Learning to live with the devil tree

Invasive species in Tamil Nadu threatens irrigation but could be a valuable resource.

Invasive species in Tamil Nadu threatens irrigation but could be a valuable resource

Its scientific name is Prosopis juliflora. Other monikers include mesquite, Kabul acacia, or the more sinister “devil tree”…and its taking over.

Prosopis juliflora
Prosopis juliflora
Photo: Forest and Kim Starr on Flickr


Native to the Caribbean it is now regarded as an invasive weed across much of Africa, South Asia and Australia. Introduced to semi-arid areas as a source of firewood and fencing, its rapid spread pushes out indigenous plants and the animals that feed on them. With its thorns and many low branches it forms impenetrable thickets which prevent cattle from accessing watering holes. It also takes over pastoral grasslands and livestock which consume excessive amounts of seed pods are poisoned. Furthermore, it contributes to land erosion due to the loss of native grasslands.

But its effects on water supply are perhaps the most serious. It has some of the longest roots known. The tree itself is usually short and shrubby, but underground it can descend over 50 meters. That spells trouble for local water users. In large numbers its deep root systems can have a devastating effect on groundwater, leading to rapidly declining water tables. That is bad news for local irrigating farmers.

It has been present in India since colonial times, but in the 1950s the chief minister of Tamil Nadu recommended plantation of P. juliflora as a hedge plant to overcome fuel shortages.  A decade later it was invading farmland and tank beds. A long period of drought only encouraged the rampage. Owing to the extensive root systems, the trees could not be removed manually and heavy machinery was required. Fertile lands were degraded and water supply from tanks reduced considerably.

To find out the impact this has had on farming in the state, the IWMI Tata Water Policy Program undertook a recent study which has just been published.  Using remote sensing techniques the research team established that around a third of the water spread area of nearly 40,000 tanks in Tamil Nadu is infested with P. juliflora.

So its presence is widespread, but attitudes towards the tree are mixed. For instance, the researchers found that a substantial number of households are dependent on it for kitchen fuel. They would prefer the bushes and trees to remain and are generally against clearance. Woodcutters are often from marginalized and landless communities, so are also in favor of the invader.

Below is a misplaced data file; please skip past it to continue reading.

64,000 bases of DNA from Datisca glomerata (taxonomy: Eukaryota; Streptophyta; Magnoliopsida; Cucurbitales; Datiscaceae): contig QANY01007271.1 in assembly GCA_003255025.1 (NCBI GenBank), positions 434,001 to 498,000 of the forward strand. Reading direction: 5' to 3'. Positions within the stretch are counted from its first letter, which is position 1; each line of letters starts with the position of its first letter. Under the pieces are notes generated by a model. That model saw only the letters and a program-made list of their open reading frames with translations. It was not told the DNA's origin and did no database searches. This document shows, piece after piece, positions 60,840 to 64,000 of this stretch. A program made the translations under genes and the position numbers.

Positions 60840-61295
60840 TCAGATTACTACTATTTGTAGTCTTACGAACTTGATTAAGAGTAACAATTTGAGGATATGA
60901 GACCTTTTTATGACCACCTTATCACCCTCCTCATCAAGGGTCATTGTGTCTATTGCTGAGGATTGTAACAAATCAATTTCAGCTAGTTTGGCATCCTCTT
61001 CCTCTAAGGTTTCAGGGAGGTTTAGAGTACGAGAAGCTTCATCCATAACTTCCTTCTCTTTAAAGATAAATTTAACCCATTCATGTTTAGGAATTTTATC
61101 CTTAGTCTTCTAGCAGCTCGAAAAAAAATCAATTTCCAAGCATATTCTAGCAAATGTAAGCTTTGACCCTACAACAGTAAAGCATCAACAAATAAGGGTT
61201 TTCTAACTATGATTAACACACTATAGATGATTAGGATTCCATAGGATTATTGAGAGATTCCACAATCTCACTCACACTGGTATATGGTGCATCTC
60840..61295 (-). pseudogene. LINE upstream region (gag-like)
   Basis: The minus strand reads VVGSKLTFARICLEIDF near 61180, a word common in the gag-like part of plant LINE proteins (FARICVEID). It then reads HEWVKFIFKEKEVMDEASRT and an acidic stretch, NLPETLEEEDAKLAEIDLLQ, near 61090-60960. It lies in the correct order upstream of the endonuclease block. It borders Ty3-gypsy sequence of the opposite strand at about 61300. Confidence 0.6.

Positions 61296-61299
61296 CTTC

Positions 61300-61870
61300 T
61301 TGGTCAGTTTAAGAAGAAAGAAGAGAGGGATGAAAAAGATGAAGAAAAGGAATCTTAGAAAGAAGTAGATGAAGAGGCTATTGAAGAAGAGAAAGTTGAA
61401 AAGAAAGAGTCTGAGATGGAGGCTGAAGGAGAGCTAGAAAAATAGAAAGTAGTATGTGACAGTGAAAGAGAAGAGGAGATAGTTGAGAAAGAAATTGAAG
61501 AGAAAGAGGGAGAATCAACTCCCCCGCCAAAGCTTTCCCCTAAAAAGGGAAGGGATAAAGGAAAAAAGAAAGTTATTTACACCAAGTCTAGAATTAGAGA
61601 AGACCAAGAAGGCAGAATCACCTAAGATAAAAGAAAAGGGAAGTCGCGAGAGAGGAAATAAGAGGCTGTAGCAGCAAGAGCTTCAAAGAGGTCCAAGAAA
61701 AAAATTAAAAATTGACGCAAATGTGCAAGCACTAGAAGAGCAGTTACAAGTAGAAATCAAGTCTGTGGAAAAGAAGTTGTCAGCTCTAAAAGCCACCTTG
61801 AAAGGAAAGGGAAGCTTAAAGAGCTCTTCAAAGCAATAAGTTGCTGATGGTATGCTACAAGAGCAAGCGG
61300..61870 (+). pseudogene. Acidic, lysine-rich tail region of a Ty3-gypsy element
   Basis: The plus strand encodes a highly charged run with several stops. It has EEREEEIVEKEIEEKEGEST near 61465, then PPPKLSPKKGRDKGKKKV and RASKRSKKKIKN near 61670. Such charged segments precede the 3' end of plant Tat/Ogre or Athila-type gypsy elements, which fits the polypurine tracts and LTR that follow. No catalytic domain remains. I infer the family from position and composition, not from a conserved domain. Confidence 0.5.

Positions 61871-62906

Farmers with tube wells, however, are less enamored. In infested areas, water table depth can decline as much as 7 meters in a year. This means higher pumping costs and, in extreme cases, complete loss of water supplies. This makes land un-farmable and cheap, encouraging developers to buy up arable areas – much to the dismay of local people.

Permanent removal of the plant, however, is expensive requiring earth movers and chemical treatments. This is rarely a realistic option for communities of smallholders.

Economic analysis of the problem showed that each family in affected areas incurred an annual direct net loss of just over INR15,000 (USD225).

The tree is particularly aggressive in taking over tanks that have an irregular water supply. Those which hold water only for 3 months or less become completely infested, and this spreads to the adjacent irrigation command area. Tank rehabilitation and management strategies should take this into account.

One idea, says the study’s author Ramaswamy Sakthivadivel, is to convert tanks and their command areas which only get sporadic water supply with less than 3 months storage, into agro forestry plots with managed P. juliflora. Since the deregulation of the Indian electricity generation industry in 2003, small scale generating plants have begun to use wood as an energy source. As a result, the demand for wood is rapidly increasing and the price has more than doubled. The income generated from agroforesty expansion could compensate for the decline in cropping, and contribute to an increase in the net household income, especially for marginal and poor farmers.

Sakthivadiel, R, 2016. Prosopis juliflora in the irrigation tanks of Tamil Nadu. IWMI-Tata Water Policy Programme Research Highlight 7


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